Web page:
Walking into the mediation room, and seeing the step-family, was an ordeal. I was determined to display no emotion, to give no greeting or personal acknowledgment, and to remain impassive, and I believe that I succeeded in this. I hope never to see any of them ever again.

Fortunately the mediation process quickly separated us, and I did not see them again. Offer and reaction, followed by counter-offers and reaction followed. I think their lawyer must have made them realise that if it went to court the verdict was very likely to be in my favour. As my brother in law said, when you negotiate, both parties must concede something to the other, and thus it proved to be. An agreement was reached, and a court order made, and now the mechanics have to be set in place according to the required timetable.

I will have  my home, freedom of choice and an asset. These are the things I was fighting for. Because I am not naturally disputatious, and shy away from confrontation, it has been a difficult process. I believe that I have handled it with integrity, honesty (qualities the step-family has no understanding of) competence, diligence and intelligence, determination, and resolution, and I can be proud of that achievement. My lawyers tell me I have been a most reasonable client, and acknowledged that the things I said in evidence were fully documented.

I spent most of the evening on the telephone, talking to family and friends, and their gladness on my behalf has given me such great comfort, and made me feel very blessed. There is still much healing to follow. The realisation that the issue has been decided and agreed upon does not sink in immediately.
Although I feel much calmer, the stress reactions have become quite automatic and it will take some time for them to be banished.

No one can know what the future holds, but I can look forward to mine with much greater cheerfulness and courage, and make my own decisions, beholden to no one.

Next week is the first anniversary of Dr P's death. Another milestone. Another measure. I hope never again to have to live through and endure such a year.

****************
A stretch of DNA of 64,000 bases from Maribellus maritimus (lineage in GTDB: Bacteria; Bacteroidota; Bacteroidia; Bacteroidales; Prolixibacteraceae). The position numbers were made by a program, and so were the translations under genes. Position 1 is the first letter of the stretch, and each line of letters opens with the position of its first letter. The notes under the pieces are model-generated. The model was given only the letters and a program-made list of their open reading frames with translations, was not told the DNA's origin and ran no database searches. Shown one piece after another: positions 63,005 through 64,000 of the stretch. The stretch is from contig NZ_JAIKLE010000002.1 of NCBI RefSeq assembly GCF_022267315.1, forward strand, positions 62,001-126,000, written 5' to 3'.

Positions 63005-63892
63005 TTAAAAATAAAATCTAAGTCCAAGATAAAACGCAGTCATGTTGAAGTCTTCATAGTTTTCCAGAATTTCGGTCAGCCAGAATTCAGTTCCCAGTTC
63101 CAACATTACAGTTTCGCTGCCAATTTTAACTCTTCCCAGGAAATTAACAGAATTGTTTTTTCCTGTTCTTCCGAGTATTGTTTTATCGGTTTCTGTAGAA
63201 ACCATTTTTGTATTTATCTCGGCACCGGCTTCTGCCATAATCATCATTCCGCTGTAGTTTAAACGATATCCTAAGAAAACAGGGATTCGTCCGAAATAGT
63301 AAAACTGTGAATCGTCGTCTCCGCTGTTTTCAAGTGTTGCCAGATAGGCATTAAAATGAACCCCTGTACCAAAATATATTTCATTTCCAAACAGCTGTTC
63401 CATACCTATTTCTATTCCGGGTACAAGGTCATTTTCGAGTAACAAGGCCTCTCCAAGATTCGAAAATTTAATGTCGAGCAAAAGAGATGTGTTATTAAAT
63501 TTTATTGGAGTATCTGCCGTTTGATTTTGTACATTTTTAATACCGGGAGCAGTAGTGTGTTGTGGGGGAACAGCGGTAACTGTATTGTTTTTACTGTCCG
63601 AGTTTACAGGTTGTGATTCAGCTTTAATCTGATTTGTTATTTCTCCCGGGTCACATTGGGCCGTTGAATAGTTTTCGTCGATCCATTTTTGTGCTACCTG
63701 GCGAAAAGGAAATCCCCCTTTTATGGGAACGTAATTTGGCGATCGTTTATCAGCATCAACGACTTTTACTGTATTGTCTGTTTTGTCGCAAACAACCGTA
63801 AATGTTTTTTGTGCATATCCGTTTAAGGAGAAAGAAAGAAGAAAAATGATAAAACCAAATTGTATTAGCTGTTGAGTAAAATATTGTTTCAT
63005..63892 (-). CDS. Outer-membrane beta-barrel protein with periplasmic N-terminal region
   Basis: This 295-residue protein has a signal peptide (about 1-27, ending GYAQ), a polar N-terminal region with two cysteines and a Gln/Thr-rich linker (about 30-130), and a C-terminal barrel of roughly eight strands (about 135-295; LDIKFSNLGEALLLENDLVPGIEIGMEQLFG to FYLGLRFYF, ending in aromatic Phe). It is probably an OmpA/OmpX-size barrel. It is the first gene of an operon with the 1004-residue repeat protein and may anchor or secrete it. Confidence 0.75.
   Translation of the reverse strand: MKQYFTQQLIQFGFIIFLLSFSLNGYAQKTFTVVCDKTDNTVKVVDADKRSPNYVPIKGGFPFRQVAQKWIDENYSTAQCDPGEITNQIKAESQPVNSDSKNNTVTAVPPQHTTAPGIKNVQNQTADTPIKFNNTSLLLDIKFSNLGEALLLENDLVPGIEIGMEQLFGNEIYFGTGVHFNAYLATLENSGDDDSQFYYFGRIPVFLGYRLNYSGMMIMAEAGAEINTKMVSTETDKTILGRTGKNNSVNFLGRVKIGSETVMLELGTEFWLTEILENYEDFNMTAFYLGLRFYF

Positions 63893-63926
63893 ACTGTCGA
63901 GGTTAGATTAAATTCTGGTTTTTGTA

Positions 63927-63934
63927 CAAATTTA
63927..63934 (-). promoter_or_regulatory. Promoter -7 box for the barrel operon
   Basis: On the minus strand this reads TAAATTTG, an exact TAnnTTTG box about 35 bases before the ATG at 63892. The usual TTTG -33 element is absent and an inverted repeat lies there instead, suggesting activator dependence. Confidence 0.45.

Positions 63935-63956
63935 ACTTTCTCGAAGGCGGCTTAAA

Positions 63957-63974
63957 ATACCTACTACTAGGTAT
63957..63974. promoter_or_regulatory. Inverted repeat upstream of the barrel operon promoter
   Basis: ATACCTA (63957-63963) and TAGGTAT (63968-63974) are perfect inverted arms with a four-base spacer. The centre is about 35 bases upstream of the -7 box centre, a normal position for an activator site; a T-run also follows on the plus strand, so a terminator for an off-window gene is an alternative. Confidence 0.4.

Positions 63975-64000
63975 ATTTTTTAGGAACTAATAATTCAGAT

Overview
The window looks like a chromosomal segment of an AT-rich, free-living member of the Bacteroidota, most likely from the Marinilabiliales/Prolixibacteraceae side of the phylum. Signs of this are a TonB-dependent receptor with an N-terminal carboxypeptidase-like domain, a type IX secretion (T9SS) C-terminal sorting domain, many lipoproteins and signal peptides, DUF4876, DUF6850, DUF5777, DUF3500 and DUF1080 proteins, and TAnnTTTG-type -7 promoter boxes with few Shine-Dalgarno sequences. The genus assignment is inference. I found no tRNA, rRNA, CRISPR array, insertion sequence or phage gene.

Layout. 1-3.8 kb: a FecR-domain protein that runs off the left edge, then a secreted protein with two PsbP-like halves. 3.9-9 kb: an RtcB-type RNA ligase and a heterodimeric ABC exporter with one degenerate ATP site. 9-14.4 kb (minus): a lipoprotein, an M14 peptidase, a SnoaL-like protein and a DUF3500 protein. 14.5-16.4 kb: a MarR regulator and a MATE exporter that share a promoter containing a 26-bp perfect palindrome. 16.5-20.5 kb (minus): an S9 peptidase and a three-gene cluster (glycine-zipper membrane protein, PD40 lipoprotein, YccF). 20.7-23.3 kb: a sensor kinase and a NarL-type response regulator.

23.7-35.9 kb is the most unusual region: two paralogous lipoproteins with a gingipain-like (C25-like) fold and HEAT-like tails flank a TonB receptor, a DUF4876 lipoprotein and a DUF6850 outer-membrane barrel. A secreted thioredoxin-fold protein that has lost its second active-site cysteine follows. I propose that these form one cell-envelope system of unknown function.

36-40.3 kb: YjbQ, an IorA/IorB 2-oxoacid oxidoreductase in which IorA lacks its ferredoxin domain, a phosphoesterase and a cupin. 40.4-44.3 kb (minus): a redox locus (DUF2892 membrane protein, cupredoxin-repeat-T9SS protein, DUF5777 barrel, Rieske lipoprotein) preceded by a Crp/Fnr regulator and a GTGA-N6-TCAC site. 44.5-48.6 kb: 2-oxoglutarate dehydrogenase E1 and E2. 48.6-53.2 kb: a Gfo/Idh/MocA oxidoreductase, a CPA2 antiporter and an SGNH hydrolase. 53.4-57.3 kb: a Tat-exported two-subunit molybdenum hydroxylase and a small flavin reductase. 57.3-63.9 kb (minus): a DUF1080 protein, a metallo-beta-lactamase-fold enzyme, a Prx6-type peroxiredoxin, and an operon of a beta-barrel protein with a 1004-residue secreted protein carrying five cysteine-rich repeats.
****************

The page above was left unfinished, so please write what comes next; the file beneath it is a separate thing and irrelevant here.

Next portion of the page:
Saturday, 11 February 2012

By their fruit ye shall know them

Weekends. On Saturday morning I go to the local produce market, buy sour dough bread, some vegetables, and a bunch of flowers. Generally I buy lilies. This week, for the first time in months, I bought apples. Gala apples are just coming in to season.

Apples are wonderful. When I was a child, my family lived in a house which had two blocks of land, and the previous owners had planted many fruit trees.  In the days of my childhood it was common for people to have vegetable and fruit gardens. My maternal grandparents had a small garden, and grew many vegetables, some fruit, and also had chooks, for eggs, and at Easter and Christmas, to provide the rare treat of a roast chicken dinner. We all liked the legs. My mother used to tell us  "It's not a centipede."

In our garden, there were two almond trees, quite tall ones. I used to climb on to the roof, and pick the fruit. I knew nothing about almonds, or how to judge when they should be picked.  I picked the almonds while they were still covered in green furry stuff, and the shells were soft. When the almond kernels were uncovered, they were still green and quite soft. They never seemed to get brown skins, the way bought almonds did. I ate them anyway, but the whole almond maturing process remained a mystery, and I still know nothing. My parents were much less interested in gardening than I was, so they were no help.

We had an apricot tree, which presented no problems at all. The fruit was delicious. There was an orange tree, but the fruit was not worth eating. The juice was drinkable, fortunately. The pear tree produced fruit which remained green and firm. The walnut tree was as great a mystery as the almond trees. It seemed pretty useless to me. There were loganberries growing along the side fence, and they bore prolifically. My grandmother made jam from them and we also feasted on the fresh berries. Over the other side of the fence, our neighbours had passionfruit vines. If we were lucky, some of the fruit came over to our side and thus we could legitimately pick them. There was a quince tree at the back, but I think the actual tree was on the back neighbour's fence. I quickly learned not to bite into raw quinces, but I loved the cooked quince - and still do. It is a fruit which almost disappeared from society for years. The trees seem to survive for many years, generally, I think, in old rural properties, and gradually the fruit came back into favour. Each season I make quince jelly. I used to make fruit crumble, but as I mixed with a very fussy lot of people I had to make fruit crumble carefully. In the first part I used cooked apples. In the second part, I put rhubarb, and then the third part contained poached quinces, all glowingly pink and delectable. Each guest could specify which part of the crumble they were prepared to force down. I liked all of it.

I love cooking quinces. The aroma is wonderful, and the taste delectable. The change in colour is quite entrancing. It is extraordinary to me that some people do not like quinces. Foolish, foolish!